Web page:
What are the best tools and training materials for DEI initiatives?
Leaders and HR professionals know how important DEI initiatives are to successful organizations, but what are the tools and trainings that really move the bar? A recent webinar answered that question in depth, and the highlights are below for you.
WorkWider’s webinar featured Giannina Seaman, a Diversity, Equity & Inclusion / HR Professional; Glenn E. Singleton, Founder and CEO, Courageous Conversation™ and Work Wider Partner; and The Myers-Briggs Company’s Sherrie Haynie, Director of US Professional Services and co-creator of the workshop Inclusive Leadership: Harnessing Diversity of Thought. The webinar was moderated by Michele Lanza, Founder & CEO at Work Wider.
Here’re some of the top takeaways and best sound bites:
Best Practices – when do tools and training make sense for DEI initiatives?
Giannina spoke first, mentioning that the best tools to support DEI efforts have “a purpose behind it. Knowing what you’re trying to solve for and build on is as important as choosing the right tool. The tools need to be part of the process. If you just do the tool and don’t do the follow up with engagement from management and leadership, then it’s just a checkbox item. Organizations that [use DEI tools] well have a thoughtfulness behind it.”
Glenn added, in regards to training for DEI, “we’re looking at a lack of racial diversity at the top of orgs. As I look across our portfolio, at the top I see no black women. So, the first thing I’m going to do is have the person at the highest level of the org. own that. If you come to work everyday as someone in the C-suite and you’ve not had any conversations with black women outside the workplace, how would you have that fluidity in the workplace?”
Sherrie also mentioned “What we see as our definition of inclusive leadership is to be able to role model the behaviors that leverage diversity of thought. If there’s not a training program that supports leaders to have the right behaviors, then you just end up with untapped talent. We feel these [inclusive behaviors] are still things that can be learned, and we focus on helping those leaders learn those behaviors.”
How do leaders create a sense of belonging in an organization?
Giannina: “You can’t just say ‘I need diversity on my team.’ You need to be willing to do the work. And when newness comes in to your team, it also takes having patience. When you hire someone who’s not traditional to your organization, because you want this difference, but you’re not willing to train and develop, then the sense of belonging isn’t going to be there for that person.”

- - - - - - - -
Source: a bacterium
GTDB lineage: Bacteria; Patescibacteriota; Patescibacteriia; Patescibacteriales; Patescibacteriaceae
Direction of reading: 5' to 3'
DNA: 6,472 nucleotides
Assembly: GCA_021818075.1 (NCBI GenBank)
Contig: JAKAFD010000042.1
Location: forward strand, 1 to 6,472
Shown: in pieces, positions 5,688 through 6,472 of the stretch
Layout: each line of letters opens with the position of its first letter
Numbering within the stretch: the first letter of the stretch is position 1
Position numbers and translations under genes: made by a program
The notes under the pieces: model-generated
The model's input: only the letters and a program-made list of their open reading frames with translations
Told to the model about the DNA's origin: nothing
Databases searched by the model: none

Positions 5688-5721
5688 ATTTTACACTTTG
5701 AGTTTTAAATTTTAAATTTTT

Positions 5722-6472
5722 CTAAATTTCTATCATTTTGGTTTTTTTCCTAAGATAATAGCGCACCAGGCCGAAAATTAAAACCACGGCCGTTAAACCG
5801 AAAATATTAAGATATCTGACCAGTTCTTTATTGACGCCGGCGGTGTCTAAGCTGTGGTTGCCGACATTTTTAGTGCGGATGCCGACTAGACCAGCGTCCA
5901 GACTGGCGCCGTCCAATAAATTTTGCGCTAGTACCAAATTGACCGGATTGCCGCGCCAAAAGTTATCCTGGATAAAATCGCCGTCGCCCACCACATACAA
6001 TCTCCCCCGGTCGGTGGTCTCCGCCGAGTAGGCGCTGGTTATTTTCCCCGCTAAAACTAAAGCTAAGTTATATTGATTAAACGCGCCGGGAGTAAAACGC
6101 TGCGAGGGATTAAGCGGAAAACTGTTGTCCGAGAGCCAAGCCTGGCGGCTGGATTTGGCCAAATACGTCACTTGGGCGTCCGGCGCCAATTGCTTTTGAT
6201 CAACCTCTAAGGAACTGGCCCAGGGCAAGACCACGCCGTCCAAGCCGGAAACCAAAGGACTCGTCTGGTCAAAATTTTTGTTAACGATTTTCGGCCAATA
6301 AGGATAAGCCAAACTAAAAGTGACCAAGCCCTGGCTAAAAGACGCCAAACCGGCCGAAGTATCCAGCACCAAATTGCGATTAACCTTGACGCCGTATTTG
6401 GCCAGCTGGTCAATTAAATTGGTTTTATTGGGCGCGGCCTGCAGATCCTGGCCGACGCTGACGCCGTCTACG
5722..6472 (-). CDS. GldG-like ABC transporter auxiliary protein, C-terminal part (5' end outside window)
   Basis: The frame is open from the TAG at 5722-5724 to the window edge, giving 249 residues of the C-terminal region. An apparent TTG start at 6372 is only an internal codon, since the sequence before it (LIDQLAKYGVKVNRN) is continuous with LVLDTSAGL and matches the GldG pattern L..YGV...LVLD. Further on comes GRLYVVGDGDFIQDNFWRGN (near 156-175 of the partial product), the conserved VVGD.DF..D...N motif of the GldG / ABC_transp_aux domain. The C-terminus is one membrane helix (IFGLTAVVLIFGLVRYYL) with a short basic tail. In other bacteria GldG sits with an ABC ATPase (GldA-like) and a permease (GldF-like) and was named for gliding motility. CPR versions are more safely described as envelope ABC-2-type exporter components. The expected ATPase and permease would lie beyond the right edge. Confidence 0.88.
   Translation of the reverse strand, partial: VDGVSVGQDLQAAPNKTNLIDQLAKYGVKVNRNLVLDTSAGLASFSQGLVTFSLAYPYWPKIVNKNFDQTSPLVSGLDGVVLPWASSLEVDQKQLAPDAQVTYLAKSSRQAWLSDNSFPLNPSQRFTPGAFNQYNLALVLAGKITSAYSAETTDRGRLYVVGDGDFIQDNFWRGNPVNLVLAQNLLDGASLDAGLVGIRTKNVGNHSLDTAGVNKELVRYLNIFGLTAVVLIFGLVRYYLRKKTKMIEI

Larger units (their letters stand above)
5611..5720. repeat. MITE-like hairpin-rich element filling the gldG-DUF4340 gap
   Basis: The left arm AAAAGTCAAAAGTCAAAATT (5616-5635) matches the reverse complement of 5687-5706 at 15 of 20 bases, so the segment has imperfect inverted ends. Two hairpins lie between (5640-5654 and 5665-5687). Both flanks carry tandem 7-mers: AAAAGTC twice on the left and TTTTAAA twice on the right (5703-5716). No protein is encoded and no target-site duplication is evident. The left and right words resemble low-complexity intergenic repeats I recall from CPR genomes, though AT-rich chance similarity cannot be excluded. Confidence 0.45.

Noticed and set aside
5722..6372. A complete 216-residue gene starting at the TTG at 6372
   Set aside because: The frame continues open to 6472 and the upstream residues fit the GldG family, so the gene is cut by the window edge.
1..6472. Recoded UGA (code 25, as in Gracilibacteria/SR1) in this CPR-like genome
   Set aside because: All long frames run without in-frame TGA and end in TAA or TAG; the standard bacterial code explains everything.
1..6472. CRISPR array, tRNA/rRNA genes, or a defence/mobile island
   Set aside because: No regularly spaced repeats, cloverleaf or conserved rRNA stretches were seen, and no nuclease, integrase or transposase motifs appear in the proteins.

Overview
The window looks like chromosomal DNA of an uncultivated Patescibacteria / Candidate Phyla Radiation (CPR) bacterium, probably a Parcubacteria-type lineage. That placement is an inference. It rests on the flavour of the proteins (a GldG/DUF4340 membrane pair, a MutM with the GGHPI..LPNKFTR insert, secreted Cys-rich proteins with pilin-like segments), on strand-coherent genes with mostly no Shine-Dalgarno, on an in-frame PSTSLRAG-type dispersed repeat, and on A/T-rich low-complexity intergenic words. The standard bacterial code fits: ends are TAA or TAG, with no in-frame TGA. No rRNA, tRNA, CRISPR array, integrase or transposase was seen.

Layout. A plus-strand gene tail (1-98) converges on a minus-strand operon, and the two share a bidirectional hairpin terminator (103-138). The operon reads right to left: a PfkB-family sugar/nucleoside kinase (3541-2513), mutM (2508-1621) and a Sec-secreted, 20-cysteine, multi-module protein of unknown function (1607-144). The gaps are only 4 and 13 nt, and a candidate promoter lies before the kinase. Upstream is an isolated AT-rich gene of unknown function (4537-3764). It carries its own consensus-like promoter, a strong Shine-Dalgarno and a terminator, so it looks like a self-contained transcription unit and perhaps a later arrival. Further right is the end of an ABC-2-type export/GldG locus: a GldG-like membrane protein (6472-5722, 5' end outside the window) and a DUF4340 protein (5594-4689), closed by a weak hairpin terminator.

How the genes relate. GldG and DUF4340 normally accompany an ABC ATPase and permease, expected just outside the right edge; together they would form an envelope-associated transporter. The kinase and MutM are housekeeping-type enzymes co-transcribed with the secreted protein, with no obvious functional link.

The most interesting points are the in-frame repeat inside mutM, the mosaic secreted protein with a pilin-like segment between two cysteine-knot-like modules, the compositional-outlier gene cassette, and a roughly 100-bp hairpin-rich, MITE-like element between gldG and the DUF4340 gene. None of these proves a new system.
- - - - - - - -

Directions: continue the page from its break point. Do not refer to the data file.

“That to me tends to be the number one reason that employees who come from different backgrounds don’t have a sense of belonging. Difference comes with patience, and development, and training.”
Sherrie: “A lot of managers think they have good intentions. But often times those good intentions or desires aren’t enough. So when we’re thinking about what we can do to help managers really get to that next level of commitment for inclusivity, a lot of managers have these blind spots and biases that’re formed by their experiences and their environments.”
“And part of that is rooted in their personality.”
“They might favor like-minded people without realizing it. Whether they’re conscious or unconscious, they’re inadvertently leading to the exclusion of others.”
“You might have a manager who unconsciously will select people to lead a project who thinks like them, or speaks like them, and that makes it easy because they click and there’s no conflict. What can we do to help managers uncover what those biases might be?”
“Assessments can play a role in helping managers recognize what are those skills that lead people to feel included that are already my strengths? And what are my development opportunities? What can I do to be better and present more of an important environment.”
Glenn: “Those are just really powerful ways of defining when those assessments work. And you’re also talking Sherrie about where the organizations feel the crunch. It’s the people managers. They’re ultimately the face-to-fact folks.